American Amanda Knox and Raffaele Sollecito, her Italian former boyfriend, went on trial in Italy on Friday for the killing and sexual assault of British exchange student Meredith Kercher in 2007. As reported by CNN, many of the allegations in the case are disturbing. The prosecution graphically claims that Meredith Kercher died as a result of a "drug-fueled sex game" with the two defendants and Rudy Guede (who was already convicted and sentenced for her murder). In court papers, the prosecutors detail that Sollecito held Kercher by her wrists while Knox "poked at her with a knife" and Guede sexually assaulted her.
In light of these kinds of claims and the further details that are likely to surface during testimony, the presiding judge in the case barred cameras from the courtroom on Friday and indicated he might completely close portions of the trial dealing with the most graphic sexual assault allegations. Indeed, Meredith Kercher's family asked that the trial be completely closed, which is an option Italian law allows in cases dealing with sexual assault.
At first glance, many people in the U.S. might not give that decision much of a second thought. However, by the same token, many neither know much about, nor hear much about, their constitutional right to a public trial which is guaranteed under the Sixth Amendment. Despite the public's general fascination with tabloid-headlines material, many are probably wondering why it's not a given that such a trial would be closed, especially when considering the victim's family which ends up having to hear and re-hear painful testimony in detail.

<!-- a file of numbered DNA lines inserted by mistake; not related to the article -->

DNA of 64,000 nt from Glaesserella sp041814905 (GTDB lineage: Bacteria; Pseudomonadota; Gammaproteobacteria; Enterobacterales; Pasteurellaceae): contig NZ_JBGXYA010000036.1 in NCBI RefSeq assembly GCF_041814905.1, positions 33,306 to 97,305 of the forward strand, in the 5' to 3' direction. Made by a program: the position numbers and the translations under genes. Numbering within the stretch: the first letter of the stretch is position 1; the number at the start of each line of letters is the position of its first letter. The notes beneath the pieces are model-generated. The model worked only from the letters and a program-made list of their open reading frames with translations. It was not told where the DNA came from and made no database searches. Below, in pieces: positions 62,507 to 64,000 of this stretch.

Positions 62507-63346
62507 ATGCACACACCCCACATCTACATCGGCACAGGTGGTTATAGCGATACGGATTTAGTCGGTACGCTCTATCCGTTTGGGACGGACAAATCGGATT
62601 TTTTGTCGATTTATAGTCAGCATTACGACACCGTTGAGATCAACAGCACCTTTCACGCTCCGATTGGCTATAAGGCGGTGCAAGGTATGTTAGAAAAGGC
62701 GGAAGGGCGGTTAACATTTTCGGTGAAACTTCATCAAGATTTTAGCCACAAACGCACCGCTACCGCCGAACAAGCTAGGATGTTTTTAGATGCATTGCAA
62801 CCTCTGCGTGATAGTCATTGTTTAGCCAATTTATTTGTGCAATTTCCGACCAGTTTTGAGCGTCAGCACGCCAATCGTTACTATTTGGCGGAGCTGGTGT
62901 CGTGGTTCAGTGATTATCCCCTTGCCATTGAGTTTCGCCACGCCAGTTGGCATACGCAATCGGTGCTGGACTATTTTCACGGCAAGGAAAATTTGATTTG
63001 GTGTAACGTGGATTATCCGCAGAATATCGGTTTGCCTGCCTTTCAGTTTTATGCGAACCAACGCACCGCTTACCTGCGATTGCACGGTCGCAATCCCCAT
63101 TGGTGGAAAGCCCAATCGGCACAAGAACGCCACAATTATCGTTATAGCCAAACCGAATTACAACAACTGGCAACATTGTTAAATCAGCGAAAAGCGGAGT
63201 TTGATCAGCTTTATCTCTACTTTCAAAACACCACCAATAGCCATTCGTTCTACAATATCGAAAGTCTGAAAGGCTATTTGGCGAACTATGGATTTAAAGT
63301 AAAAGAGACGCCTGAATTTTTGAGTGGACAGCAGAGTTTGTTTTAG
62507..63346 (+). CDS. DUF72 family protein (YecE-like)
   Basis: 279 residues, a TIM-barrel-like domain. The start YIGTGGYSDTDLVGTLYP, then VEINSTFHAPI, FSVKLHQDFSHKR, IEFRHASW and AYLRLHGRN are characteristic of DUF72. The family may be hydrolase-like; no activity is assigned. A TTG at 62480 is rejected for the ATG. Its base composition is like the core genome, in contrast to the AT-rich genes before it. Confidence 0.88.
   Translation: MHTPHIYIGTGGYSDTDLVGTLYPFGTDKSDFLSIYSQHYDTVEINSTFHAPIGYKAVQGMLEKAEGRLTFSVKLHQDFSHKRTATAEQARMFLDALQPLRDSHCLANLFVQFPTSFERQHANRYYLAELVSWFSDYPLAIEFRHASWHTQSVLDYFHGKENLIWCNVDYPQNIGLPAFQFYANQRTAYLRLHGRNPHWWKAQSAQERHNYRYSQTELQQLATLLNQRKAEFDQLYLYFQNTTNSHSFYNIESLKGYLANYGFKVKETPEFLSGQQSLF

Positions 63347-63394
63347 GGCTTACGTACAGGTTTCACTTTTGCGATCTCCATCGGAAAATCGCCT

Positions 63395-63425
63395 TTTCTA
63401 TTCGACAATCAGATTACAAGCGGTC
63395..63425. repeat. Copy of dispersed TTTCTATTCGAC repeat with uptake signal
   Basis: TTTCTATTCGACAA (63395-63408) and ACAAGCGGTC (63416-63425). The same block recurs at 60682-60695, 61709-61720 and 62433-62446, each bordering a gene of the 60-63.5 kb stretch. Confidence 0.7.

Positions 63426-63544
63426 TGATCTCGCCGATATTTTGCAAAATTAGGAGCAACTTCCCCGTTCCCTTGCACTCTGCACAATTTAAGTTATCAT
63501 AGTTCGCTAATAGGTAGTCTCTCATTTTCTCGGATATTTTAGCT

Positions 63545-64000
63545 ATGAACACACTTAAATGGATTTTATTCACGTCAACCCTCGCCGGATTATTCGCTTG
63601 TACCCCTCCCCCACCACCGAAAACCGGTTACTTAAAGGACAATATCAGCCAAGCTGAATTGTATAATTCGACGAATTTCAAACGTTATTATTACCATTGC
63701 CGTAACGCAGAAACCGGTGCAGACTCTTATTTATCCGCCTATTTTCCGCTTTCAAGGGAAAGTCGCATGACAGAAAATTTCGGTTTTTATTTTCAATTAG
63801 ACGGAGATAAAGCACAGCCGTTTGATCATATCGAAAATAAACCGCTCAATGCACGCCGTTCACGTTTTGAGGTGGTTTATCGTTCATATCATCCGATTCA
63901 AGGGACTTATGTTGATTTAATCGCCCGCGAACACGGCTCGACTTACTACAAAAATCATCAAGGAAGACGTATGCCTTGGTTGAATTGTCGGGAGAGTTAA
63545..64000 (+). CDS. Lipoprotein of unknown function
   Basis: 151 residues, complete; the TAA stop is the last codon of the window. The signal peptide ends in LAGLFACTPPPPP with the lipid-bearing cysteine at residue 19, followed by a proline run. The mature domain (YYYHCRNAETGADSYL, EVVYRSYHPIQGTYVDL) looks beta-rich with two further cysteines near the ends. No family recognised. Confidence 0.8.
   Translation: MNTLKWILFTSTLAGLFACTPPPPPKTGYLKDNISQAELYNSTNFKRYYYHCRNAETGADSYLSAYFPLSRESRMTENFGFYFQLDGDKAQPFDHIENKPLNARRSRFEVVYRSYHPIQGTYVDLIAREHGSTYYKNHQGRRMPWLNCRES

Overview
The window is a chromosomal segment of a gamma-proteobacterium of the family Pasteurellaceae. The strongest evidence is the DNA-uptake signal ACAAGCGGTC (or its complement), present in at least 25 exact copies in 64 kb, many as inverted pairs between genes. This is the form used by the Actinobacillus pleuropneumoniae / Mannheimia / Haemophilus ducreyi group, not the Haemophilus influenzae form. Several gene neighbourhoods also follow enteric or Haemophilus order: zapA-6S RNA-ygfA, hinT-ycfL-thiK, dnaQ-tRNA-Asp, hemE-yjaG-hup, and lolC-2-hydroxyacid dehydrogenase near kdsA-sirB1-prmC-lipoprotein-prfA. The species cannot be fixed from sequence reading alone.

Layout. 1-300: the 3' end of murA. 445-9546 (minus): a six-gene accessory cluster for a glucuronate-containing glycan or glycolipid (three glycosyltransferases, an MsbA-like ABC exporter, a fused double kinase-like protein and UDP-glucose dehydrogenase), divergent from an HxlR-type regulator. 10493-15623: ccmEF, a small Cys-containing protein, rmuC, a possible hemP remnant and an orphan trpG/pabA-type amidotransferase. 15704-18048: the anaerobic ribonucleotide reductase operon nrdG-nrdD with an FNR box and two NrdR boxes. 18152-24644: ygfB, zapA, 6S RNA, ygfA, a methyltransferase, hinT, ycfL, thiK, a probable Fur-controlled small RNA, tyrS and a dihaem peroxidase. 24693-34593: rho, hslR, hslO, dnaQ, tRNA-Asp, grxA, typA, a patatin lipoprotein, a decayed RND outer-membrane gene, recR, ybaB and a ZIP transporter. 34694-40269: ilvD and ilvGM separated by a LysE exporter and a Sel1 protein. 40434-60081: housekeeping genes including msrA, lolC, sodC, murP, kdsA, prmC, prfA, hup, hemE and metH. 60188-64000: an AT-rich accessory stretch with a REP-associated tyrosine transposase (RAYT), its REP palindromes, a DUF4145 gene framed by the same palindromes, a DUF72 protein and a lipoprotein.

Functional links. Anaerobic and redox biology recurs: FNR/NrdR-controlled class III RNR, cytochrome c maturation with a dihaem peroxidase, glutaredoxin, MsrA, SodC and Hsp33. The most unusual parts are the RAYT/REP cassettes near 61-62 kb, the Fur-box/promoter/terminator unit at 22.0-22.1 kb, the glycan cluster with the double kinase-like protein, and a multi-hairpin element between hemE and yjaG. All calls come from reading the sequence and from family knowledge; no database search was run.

The requirement of open trials helps to protect the fairness and accuracy of judicial proceedings, specifically by providing a public demonstration of the workings of a trial, discouraging perjury or misconduct by participants, and preventing decisions based on secret bias or partiality. The media and public serve an important function in this "filter" which oversees and reports on trials.
One well-publicized example of how American courts weigh the right to an open trial was provided by the case of Mychal Bell of the "Jena 6" trials. In the racially-charged Louisiana case, a judge ended up ruling that the public and news media should have total access to all proceedings involving the teen, whose prosecution had been shrouded in secrecy on orders of the trial judge (based on the fact he was a juvenile). Had that case remained closed and secret, the outcome for the defendant might have been entirely different and public awareness of the issues raised by the case may have remained concealed.
Although Italian law might end up treating the Amanda Knox case entirely differently, the court there will still have to weigh the various competing interests to find the best way of ensuring a fair trial for the defendants and meeting the ends of justice.